"Not even comparable"??? Do you know how much suffering is going on in the EU every single day, especially with all the refugees that are living in basically death camps without any future other than more death camps? And that's not even talking about regular people in those EU countries who live on nothing and are totally left alone to die by their governments. Please..... You don't know anything about the EU.

And all richer countries in the EU wouldn't have nearly as much s**t if they didn't exploit their poorer neighbors and the refugees for slave wages. This is why seeing EU as one country is just not very smart, or at least look at EU as a whole without leaving out the poor countries. Not to do so is just as stupid as only showing the rich cities in US and ignoring all the poorer cities and areas.

It's really bizzare to me how people from US often think about EU.

I'll repeat my earlier statement:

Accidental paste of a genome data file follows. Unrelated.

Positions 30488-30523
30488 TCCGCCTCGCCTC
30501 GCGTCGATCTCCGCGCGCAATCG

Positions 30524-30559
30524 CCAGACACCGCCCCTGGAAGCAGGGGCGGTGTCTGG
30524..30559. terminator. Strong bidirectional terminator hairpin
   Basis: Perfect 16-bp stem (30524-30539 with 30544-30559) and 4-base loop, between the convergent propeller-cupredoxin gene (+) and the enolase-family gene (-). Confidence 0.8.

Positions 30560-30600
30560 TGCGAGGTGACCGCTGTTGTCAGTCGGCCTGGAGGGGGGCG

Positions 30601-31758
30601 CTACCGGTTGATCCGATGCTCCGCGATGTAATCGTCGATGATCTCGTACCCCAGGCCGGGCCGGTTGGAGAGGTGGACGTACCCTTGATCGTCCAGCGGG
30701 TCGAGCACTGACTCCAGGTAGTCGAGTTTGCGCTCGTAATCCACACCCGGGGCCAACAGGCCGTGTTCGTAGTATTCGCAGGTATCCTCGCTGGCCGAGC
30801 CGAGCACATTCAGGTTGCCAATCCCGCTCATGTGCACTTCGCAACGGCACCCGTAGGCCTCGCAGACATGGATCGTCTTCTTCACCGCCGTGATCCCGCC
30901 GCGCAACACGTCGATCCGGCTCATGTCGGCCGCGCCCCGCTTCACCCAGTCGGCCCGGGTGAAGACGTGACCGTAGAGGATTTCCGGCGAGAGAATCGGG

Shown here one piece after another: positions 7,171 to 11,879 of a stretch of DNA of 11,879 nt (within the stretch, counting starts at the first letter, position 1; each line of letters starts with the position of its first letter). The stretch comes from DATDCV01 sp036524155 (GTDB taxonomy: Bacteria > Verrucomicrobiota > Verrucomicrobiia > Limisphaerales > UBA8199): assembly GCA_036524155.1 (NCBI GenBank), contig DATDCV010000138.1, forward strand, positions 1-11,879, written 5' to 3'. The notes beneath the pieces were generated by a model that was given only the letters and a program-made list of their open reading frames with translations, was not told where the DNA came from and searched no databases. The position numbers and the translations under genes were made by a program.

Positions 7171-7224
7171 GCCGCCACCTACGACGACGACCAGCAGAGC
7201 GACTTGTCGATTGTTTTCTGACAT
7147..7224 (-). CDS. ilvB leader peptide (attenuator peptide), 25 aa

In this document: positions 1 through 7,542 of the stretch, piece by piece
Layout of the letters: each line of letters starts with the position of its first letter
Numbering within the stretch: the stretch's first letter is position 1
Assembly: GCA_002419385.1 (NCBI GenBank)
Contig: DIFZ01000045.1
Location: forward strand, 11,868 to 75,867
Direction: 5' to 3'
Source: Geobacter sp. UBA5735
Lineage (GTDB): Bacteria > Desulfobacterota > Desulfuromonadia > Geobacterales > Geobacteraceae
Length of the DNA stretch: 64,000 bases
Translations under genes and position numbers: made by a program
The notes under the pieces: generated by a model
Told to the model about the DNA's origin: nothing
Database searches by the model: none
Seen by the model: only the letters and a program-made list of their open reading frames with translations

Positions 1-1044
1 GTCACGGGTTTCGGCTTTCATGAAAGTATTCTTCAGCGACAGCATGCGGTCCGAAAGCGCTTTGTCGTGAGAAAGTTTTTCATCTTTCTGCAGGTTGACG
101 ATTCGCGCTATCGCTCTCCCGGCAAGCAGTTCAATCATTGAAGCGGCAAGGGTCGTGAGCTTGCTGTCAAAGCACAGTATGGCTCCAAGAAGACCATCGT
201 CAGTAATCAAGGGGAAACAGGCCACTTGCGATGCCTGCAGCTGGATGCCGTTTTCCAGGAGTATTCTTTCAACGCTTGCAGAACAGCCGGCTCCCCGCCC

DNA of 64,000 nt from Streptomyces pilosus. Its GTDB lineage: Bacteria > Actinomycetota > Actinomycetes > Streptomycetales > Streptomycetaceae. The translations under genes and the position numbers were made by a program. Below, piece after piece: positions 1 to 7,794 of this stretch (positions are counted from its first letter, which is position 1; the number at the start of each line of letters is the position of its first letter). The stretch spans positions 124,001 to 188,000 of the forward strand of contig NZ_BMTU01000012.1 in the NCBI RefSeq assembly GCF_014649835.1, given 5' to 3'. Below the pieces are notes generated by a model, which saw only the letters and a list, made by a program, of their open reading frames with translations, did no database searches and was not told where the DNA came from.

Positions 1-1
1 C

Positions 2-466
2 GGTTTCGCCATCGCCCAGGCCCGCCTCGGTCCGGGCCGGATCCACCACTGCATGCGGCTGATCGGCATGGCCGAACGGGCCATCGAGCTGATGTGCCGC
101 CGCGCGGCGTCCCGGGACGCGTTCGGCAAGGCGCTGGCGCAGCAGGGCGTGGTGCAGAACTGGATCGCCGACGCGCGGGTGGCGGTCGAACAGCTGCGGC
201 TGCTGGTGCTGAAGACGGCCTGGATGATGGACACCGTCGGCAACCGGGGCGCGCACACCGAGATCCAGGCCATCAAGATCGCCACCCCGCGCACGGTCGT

"Arguing between USA and Europe and what is better is such wasted time. Look at the countries and what they are doing. Europe has a lot of poverty just like the USA. And Europe isn't even a country!"
I think he meant the income gap. There is a very,very,very,very,very,very,very large gap between the haves and have-nots.
Posted on Reply
#16
Static~Charge
I have a bigger issue with this plan:
Raevenlord
The US Senate and House of Representatives have recently started converging around a bill that would pour taxpayer money into domestic chip production, laying a framework for $25bn worth of direct incentives to stimulate investment in manufacturing capacity, along with advanced research.